Not every team has the good fortune of having a ton of individuals whose contributions to the game it is determined merit enshrinement into the Pro Football Hall of Fame. But just because a player or coach or other figure may not rise to that stature from a global perspective doesn’t mean he can’t have that sort of reach within his own organization.
In order to fill in the gap between very good and those who don’t get into the Hall of Fame, many teams have introduced ‘Halls’ or ‘Rings’ of Honor of their own. Even the Pittsburgh Steelers have recently jumped to doing so. Pittsburgh has been able to recognize some franchise greats as Hines Ward and James Farrior, Larry Brown and Elbie Nickel.
Now the Cincinnati Bengals are the latest team to create a similar venue for their own legends. The team will inaugurate their first four-man class to the Ring of Honor later this year. Cincinnati has announced the first two names, being the obvious ones — Paul Brown, who founded the team — and Anthony Muñoz, the greatest Bengals player in history and one of the great tackles in the history of the game.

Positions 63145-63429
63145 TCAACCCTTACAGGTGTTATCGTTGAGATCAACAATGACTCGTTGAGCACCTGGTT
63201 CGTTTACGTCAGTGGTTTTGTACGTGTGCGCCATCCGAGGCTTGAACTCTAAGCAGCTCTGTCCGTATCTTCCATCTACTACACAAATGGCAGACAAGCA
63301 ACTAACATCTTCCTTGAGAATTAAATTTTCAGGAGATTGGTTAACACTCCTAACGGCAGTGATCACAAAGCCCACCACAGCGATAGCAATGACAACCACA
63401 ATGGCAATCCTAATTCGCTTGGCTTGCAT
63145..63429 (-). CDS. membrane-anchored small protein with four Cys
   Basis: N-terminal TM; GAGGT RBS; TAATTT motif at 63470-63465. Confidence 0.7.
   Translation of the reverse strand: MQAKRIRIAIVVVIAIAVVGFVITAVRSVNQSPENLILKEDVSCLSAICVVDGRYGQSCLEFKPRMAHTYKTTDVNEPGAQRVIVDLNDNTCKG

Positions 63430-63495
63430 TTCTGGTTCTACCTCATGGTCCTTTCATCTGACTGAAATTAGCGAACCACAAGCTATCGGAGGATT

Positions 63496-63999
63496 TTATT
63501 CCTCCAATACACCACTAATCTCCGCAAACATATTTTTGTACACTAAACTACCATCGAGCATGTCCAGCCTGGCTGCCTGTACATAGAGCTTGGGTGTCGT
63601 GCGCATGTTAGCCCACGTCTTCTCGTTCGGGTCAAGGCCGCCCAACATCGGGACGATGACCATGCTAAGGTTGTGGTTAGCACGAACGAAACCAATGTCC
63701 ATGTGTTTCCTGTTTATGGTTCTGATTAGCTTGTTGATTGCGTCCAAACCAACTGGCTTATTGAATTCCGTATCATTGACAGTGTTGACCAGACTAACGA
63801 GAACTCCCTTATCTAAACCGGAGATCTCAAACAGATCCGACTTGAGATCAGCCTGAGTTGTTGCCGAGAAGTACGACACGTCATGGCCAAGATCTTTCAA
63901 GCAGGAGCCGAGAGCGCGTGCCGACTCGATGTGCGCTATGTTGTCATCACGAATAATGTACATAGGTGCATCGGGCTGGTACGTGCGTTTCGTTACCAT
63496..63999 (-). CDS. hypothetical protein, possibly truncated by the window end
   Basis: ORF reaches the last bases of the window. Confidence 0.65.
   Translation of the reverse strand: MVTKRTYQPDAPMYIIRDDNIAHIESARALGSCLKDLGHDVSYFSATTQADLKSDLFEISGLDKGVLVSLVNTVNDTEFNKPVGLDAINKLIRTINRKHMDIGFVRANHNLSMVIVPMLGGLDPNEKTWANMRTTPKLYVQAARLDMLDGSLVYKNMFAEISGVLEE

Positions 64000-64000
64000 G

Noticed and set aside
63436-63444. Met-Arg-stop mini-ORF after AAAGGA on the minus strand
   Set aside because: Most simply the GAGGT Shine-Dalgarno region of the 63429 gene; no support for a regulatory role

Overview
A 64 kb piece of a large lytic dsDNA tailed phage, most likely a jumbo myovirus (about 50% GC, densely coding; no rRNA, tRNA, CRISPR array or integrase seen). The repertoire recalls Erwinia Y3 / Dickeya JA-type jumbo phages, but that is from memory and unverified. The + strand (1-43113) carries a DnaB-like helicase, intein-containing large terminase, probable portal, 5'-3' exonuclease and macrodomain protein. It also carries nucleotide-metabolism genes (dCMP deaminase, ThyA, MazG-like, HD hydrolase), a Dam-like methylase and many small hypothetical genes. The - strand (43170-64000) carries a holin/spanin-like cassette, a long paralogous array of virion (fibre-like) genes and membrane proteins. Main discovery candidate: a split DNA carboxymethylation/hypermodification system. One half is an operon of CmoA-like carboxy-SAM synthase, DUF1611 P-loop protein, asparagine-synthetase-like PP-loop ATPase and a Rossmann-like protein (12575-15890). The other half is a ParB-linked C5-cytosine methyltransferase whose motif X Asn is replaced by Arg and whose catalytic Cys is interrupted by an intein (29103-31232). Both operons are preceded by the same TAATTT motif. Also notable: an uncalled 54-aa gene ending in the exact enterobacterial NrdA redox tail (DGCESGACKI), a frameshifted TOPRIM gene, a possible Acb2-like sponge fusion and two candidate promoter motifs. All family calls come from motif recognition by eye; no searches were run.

The other two members of the Ring of Honor’s inaugural class will be chosen, actually, by the Bengals’ season ticket holders, who will have the opportunity to vote on whom they believe should be a part of the class between May and June (they are even trying to sell season tickets as a way to “secure your vote,” though I’m pretty sure nobody cares that much about their vote to buy season tickets just for that reason.
The Bengals have been a bit of a laughing stock in recent years with a whopping six wins over the past two years and five consecutive losing seasons. They have, however, historically had some great players come through their doors, even if they have very minimal representation in the Hall of Fame.
A likely inevitable one of the two fan-selected members of the inaugural Ring of Honor class is former quarterback (and Steelers quarterbacks coach) Ken Anderson. A four-time Pro Bowler and an All-Pro in 1981, he threw for over 32,000 yards with 197 touchdowns between 1971 and 1986. Anderson helped to bring the Bengals to the Super Bowl during that All-Pro year, though they would lose 26-21 to the soon-to-be-juggernaut San Francisco 49ers.
There are even some more recent players to consider who will at least at some point deserve to get in. One is Andrew Whitworth, yet another left tackle, and another is Geno Atkins, who is perhaps the greatest defensive player to ever play for Cincinnati. Receiver Chad Johnson, of course, is one of the most iconic Bengals.
One player who I feel doesn’t deserve a place of honor anywhere in the NFL is Vontaze Burfict, for reasons I’m confident I don’t have to explain here. Yet after multiple suspensions the Bengals still named him a team captain in 2017 (for the second time). So we’ll see down the road.